Noninvasive ventilation in chronic obstructive pulmonary disease

John M. Coleman*, Lisa F. Wolfe, Ravi Kalhan

*Corresponding author for this work

Research output: Contribution to journalReview articlepeer-review

16 Scopus citations


The role of noninvasive positive pressure ventilation (NIV) in severe chronic obstructive pulmonary disease (COPD) has been controversial. Over the past two decades, data primarily obtained from Europe have begun to define the clinical characteristics of patients likely to respond, the role of high-intensity NIV, and the potential best timing of initiating therapy. These approaches, however, have not been validated in the context of the U.S. healthcare delivery system. Use of NIV in severe COPD in the United States is limited by the practicalities of doing in-hospital titrations as well as a complex system of reimbursement. These systematic complexities, coupled with a still-emerging clinical trial database regarding the most effective means to deliver NIV, have led to persistent uncertainty regarding when in stable severe COPD treatment with NIV is actually appropriate. In this review, we propose an assessment algorithm and treatment plan that can be used in clinical practice in the United States, but we acknowledge that the absence of pivotal clinical trials largely precludes a robust evidence-based approach to this potentially valuable therapy.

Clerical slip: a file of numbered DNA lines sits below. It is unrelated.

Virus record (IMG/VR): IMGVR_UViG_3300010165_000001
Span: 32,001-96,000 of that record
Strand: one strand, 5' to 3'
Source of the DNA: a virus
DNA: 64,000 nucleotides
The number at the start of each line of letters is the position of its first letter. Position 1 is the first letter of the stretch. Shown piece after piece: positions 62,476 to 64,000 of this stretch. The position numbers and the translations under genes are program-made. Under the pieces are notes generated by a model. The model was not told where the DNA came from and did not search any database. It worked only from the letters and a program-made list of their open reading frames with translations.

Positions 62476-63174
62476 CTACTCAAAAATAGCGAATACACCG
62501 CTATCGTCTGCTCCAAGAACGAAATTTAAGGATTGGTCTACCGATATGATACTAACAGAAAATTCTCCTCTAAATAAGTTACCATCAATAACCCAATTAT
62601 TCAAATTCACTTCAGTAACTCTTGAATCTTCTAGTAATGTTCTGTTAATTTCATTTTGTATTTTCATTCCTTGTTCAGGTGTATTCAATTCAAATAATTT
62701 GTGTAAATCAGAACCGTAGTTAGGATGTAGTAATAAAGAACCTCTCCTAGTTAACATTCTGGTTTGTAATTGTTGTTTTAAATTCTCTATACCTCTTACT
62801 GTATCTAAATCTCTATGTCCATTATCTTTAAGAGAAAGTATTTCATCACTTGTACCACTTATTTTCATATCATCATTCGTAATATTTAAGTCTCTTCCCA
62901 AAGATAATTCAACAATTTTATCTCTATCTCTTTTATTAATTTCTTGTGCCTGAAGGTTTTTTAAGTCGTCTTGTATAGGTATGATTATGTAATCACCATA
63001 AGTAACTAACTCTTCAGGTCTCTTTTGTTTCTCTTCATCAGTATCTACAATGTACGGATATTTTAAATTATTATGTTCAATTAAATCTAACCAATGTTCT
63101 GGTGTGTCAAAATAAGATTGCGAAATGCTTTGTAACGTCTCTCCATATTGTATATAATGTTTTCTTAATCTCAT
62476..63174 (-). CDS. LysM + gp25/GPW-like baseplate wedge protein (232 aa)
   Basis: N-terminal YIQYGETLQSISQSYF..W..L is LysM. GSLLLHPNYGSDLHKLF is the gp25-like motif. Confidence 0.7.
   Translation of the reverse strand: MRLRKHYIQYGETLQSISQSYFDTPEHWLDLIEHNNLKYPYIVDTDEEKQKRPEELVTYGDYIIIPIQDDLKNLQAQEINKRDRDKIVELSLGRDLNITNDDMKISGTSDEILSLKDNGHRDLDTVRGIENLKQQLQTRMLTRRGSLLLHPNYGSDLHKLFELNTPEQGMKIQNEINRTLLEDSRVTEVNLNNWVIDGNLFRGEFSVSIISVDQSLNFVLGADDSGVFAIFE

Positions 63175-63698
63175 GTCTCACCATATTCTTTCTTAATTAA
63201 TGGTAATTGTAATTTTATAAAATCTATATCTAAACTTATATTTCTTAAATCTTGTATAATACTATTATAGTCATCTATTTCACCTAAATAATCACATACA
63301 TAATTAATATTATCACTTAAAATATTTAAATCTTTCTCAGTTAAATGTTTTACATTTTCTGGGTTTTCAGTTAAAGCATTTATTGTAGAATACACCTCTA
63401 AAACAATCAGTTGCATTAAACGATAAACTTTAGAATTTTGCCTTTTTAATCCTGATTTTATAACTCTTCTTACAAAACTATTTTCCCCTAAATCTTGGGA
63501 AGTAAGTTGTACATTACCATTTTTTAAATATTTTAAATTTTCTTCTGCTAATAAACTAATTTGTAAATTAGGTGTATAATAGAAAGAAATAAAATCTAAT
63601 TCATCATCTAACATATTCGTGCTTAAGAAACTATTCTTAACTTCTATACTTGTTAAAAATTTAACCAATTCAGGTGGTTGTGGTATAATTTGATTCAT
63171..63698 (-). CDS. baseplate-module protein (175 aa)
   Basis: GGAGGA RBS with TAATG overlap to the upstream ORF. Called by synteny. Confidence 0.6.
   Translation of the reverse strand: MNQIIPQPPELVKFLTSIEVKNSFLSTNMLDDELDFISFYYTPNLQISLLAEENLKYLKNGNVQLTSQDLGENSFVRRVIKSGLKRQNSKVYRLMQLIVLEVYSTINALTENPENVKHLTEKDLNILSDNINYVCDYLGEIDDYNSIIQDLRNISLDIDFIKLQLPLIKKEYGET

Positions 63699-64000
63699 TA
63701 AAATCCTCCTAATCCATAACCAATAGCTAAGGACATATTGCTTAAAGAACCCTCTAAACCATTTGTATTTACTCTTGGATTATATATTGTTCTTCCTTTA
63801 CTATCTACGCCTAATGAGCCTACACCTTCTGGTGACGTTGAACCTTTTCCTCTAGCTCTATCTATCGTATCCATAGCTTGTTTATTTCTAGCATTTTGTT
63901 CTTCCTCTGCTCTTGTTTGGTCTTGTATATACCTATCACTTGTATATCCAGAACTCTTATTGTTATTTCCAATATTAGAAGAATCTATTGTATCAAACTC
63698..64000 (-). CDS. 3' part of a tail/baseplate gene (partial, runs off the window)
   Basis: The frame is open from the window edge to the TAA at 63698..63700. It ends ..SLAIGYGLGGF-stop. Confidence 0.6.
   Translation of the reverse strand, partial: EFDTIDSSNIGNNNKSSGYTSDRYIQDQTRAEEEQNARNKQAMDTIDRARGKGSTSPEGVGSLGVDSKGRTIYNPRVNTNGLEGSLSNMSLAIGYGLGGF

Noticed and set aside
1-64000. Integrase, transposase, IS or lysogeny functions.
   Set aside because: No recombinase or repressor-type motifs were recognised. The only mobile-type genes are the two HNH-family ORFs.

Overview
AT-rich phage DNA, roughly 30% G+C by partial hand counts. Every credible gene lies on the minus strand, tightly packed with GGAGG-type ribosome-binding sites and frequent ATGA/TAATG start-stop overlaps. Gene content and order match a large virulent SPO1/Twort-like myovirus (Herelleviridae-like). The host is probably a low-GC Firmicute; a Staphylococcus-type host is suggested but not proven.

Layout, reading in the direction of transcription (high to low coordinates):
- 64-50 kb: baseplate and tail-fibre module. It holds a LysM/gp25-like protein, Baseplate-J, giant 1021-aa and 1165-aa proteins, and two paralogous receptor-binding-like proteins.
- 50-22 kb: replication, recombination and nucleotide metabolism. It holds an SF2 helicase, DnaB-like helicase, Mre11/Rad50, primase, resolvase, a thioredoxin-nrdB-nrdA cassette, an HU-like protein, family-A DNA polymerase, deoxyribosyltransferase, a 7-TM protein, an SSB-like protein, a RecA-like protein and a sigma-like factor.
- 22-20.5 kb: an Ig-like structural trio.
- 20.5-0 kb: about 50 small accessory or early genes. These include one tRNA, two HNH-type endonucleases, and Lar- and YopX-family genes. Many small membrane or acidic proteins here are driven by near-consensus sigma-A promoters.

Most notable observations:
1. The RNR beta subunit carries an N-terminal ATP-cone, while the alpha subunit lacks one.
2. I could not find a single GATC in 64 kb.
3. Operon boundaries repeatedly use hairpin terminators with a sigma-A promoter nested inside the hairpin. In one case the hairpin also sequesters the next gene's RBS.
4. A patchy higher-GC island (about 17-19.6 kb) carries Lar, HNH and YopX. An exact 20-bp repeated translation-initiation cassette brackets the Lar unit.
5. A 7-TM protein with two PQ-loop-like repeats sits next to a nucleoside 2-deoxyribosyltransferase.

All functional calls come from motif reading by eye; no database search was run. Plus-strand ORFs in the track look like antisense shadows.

Original languageEnglish (US)
Pages (from-to)1091-1098
Number of pages8
JournalAnnals of the American Thoracic Society
Issue number9
StatePublished - 2019


  • Chronic hypercapnic respiratory failure
  • Home mechanical ventilation
  • Severe chronic obstructive pulmonary disease

ASJC Scopus subject areas

  • Pulmonary and Respiratory Medicine


Dive into the research topics of 'Noninvasive ventilation in chronic obstructive pulmonary disease'. Together they form a unique fingerprint.

Cite this